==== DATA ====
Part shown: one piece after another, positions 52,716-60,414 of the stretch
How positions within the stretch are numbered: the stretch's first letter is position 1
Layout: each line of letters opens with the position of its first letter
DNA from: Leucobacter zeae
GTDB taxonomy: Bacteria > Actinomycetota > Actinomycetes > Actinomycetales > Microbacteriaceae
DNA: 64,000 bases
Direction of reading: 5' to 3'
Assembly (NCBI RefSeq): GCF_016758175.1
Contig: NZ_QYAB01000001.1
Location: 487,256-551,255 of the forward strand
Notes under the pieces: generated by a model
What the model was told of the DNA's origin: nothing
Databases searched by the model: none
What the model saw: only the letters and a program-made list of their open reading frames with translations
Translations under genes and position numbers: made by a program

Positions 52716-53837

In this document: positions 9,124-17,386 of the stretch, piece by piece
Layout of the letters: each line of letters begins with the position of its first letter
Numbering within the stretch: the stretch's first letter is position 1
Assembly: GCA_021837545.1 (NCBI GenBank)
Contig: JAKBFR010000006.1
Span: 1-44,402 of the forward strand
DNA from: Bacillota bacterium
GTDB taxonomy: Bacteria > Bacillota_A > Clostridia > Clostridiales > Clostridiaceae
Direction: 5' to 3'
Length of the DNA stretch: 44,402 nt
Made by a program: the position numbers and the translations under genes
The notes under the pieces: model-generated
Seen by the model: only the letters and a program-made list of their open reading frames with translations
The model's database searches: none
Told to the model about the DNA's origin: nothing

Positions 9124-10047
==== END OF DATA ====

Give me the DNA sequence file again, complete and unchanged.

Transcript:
Part shown: one piece after another, positions 52,716-60,414 of the stretch
How positions within the stretch are numbered: the stretch's first letter is position 1
Layout: each line of letters opens with the position of its first letter
DNA from: Leucobacter zeae
GTDB taxonomy: Bacteria > Actinomycetota > Actinomycetes > Actinomycetales > Microbacteriaceae
DNA: 64,000 bases
Direction of reading: 5' to 3'
Assembly (NCBI RefSeq): GCF_016758175.1
Contig: NZ_QYAB01000001.1
Location: 487,256-551,255 of the forward strand
Notes under the pieces: generated by a model
What the model was told of the DNA's origin: nothing
Databases searched by the model: none
What the model saw: only the letters and a program-made list of their open reading frames with translations
Translations under genes and position numbers: made by a program

Positions 52716-53837

In this document: positions 9,124-17,386 of the stretch, piece by piece
Layout of the letters: each line of letters begins with the position of its first letter
Numbering within the stretch: the stretch's first letter is position 1
Assembly: GCA_021837545.1 (NCBI GenBank)
Contig: JAKBFR010000006.1
Span: 1-44,402 of the forward strand
DNA from: Bacillota bacterium
GTDB taxonomy: Bacteria > Bacillota_A > Clostridia > Clostridiales > Clostridiaceae
Direction: 5' to 3'
Length of the DNA stretch: 44,402 nt
Made by a program: the position numbers and the translations under genes
The notes under the pieces: model-generated
Seen by the model: only the letters and a program-made list of their open reading frames with translations
The model's database searches: none
Told to the model about the DNA's origin: nothing

Positions 9124-10047